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​hi Janet - My sister and I are listed as successor trustees on my parents trust (parents are co-trustees). We all live in CA. My parents would like to give my sister and me the ability to handle their financial affairs if required, in regard to their bank and brokerage accounts. All of their accounts are listed under the name of their trust. I think what we need to do is for us to have durable power of attorney. Is that correct?

Different institutions seem to have different requirements. One company sent us a DPA form and that's it! Another said that we needed to draft an addition to the trust that gives my sister and I DPA for finances for the trust. Is there some standard? If a form needs to be drafted for the trust, is there a standard form or is a lawyer required?

If you would give me some direction, I would really appreciate it!


Thanks for your question - and for letting me know you're in California.  You're right that financial institutions' requirements are all over the map.

First, when you say your parents would like to give you and your sister the ability to handle their financial affairs "if required", that's generally what being a successor trustee of a trust does.  However, your parents would need to resign as trustees in order for that to happen, and I'm assuming from your question that they aren't ready to do that just yet.

So the idea of giving you and your sister a "power of attorney" to act on their behalf in the capacity of trustees is a good alternative.... that way, they still have the right to handle their finances, too.

Section 16052(a) of the California Probate Code states that "A trustee may delegate investment and management functions as prudent under the circumstances. The trustee shall exercise prudence in the following: ...."

However, a financial institution can impose its own rules as long as the rules they're trying to enforce aren't illegal.  So if the trust does not contain a clear paragraph that permits them to "delegate" their duties as trustees to an "agent" (aka "attorney in fact") under a power of attorney, then it will probably be necessary for them to amend the trust to add this - or to find a different financial institution that does not require them to "prove" they can do this.

I have never seen a "standard form" (such as a LegalZoom form, for example) that does this ... even though it seems relatively straightforward, it is best to have a lawyer's assistance.

By the way, I'm quite happy your parents did not suggest adding your name and/or your sister's name to these accounts.  That can be a total disaster for reasons too numerous to explain here.


This answer contains general information only and should not be construed as legal advice regarding your specific situation.  No attorney-client privilege is created.  Consult your own attorney for specific advice.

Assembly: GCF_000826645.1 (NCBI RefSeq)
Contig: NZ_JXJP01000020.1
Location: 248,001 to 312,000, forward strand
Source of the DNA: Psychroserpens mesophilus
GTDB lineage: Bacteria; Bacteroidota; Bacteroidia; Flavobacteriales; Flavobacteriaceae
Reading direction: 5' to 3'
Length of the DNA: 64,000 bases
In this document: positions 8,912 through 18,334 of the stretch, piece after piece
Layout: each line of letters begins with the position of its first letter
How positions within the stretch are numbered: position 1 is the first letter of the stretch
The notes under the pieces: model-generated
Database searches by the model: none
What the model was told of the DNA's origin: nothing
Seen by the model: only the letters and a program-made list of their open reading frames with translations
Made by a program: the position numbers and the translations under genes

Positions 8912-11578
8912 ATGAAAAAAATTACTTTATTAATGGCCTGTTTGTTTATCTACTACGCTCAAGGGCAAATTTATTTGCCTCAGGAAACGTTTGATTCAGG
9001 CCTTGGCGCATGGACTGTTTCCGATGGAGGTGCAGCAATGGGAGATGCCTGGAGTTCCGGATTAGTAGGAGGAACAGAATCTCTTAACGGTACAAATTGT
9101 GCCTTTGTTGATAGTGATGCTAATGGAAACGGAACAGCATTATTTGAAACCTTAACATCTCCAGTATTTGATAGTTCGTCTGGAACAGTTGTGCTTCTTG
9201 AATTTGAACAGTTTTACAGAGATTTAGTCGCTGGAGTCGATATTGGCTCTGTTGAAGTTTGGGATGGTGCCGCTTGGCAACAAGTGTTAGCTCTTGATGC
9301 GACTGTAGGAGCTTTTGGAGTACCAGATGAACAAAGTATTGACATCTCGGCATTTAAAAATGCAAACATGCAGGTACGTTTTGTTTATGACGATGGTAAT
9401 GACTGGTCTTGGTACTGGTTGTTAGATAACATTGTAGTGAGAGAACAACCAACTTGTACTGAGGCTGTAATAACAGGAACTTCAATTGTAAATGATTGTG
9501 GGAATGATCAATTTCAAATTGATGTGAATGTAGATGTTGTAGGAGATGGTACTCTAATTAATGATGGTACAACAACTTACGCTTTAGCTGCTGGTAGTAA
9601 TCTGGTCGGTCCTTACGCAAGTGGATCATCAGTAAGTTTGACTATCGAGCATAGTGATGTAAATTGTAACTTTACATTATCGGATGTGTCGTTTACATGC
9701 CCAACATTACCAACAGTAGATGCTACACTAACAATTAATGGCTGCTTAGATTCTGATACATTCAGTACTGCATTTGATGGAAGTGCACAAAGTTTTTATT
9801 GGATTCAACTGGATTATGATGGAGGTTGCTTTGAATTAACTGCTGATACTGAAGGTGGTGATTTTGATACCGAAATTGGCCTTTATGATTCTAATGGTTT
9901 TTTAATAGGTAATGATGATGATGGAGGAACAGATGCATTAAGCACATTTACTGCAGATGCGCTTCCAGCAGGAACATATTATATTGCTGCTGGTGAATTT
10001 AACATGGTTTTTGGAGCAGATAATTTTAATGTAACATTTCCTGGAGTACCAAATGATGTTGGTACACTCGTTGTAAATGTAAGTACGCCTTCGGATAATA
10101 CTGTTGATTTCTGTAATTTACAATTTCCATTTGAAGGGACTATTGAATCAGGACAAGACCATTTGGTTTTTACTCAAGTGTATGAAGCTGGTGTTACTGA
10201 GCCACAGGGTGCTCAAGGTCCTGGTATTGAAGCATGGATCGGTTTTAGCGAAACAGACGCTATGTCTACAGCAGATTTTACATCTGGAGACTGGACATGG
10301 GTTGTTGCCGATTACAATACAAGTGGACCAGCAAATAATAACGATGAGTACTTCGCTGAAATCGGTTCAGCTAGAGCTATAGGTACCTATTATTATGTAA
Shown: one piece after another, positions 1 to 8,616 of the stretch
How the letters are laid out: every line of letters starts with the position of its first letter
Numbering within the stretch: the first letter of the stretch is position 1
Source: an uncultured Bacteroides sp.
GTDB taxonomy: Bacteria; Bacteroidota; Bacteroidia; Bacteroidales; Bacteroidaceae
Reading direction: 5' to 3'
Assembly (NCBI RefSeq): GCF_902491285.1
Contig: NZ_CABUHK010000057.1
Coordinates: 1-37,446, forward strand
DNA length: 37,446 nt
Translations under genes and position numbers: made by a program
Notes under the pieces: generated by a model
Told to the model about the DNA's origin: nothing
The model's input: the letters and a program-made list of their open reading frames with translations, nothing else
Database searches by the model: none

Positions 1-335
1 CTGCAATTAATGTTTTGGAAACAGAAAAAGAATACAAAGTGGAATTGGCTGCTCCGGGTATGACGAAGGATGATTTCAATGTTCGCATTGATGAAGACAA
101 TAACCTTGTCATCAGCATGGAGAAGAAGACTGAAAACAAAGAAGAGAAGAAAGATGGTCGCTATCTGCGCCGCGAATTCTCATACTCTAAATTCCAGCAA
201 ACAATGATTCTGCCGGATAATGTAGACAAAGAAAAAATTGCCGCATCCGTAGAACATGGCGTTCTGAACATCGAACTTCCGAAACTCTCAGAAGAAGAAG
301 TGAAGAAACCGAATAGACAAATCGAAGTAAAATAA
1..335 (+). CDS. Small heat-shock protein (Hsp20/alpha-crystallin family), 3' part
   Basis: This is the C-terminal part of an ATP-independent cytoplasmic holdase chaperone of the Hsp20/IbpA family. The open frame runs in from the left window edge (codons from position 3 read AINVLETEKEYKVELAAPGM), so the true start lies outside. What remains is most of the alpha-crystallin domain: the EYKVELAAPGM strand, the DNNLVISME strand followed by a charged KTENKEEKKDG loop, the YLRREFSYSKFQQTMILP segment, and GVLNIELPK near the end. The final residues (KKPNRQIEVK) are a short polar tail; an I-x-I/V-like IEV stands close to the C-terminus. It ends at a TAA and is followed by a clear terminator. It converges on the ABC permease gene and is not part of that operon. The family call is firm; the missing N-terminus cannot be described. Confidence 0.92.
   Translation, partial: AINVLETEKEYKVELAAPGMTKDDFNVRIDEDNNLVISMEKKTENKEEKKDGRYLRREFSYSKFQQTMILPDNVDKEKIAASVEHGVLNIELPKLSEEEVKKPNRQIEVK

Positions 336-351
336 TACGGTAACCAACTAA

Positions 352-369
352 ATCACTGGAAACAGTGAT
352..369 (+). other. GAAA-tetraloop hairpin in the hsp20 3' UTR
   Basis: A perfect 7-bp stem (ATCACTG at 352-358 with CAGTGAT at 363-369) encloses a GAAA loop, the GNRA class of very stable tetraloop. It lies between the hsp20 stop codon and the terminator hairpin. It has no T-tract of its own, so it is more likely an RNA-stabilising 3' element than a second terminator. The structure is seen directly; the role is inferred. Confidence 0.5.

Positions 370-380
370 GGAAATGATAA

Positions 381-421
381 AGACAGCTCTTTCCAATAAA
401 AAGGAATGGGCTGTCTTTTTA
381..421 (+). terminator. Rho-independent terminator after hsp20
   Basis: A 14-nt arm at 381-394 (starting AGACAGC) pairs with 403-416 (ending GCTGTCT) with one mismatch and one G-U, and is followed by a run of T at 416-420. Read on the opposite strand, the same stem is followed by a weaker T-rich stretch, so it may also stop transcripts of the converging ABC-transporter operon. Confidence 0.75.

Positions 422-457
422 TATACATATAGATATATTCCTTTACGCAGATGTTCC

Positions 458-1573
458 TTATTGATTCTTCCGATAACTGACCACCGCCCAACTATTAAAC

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Janet Brewer


BE CAREFUL about taking legal advice from non-lawyers.

I am a licensed attorney in California. I am available to answer questions about probating estates, preparing wills and trusts, administering estates and trusts, forming family limited partnerships and limited liability companies, and establishing a wide variety of estate and gift tax-sensitive trusts (charitable trusts, children's trusts, irrevocable life insurance trusts, etc.).

I can also answer questions regarding the preparation of estate tax returns (Form 706) in taxable estates. Please note that I do not prepare trust income tax returns and cannot provide you with any information about that type of return.

Please note: I am only able to practice law in the State of California. I cannot answer specific questions about other states' laws; I can only provide some "general" information that may or may not apply to your situation.


I have practiced California estate, gift-planning, and probate law exclusively since 1991. I am certified as a specialist in estate planning and probate law by the California State Bar Board of Legal Specialization (there are less than 125 such specialists practicing in Santa Clara County and fewer than 7,000 practicing in California - out of over 170,000 lawyers statewide).

I have served as an Instructor in the CFP (certificate in financial planning) program at University of California Santa Cruz, teaching the estate planning segment.

Silicon Valley Bar Association
Wealth Counsel
Wealth Advisors' Forum
Executive Committee Member, Solo and Small Firm Section of the California State Bar (appointed to a 3 year term by the California State Bar Board of Governors)

I received my law degree (J.D.) from University of Denver Law School in 1975. I was admitted to the Colorado Bar in 1975 and to the California Bar in 1977 (NOTE: although I am a member of the Colorado Bar, I am on INACTIVE status there). I earned an M.B.A. in 1982, and I earned a Masters Degree in Taxation Law (LLM) at Golden Gate University Law School in 2010 (with honors).

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Awards and Honors
2007, 2008, 2009, 2010, 2011, & 2012 - chosen as a "SuperLawyer" - one of the top 5% of Northern California lawyers practicing in the estate planning and probate area ( Avvo Rating of 10.0/10.0

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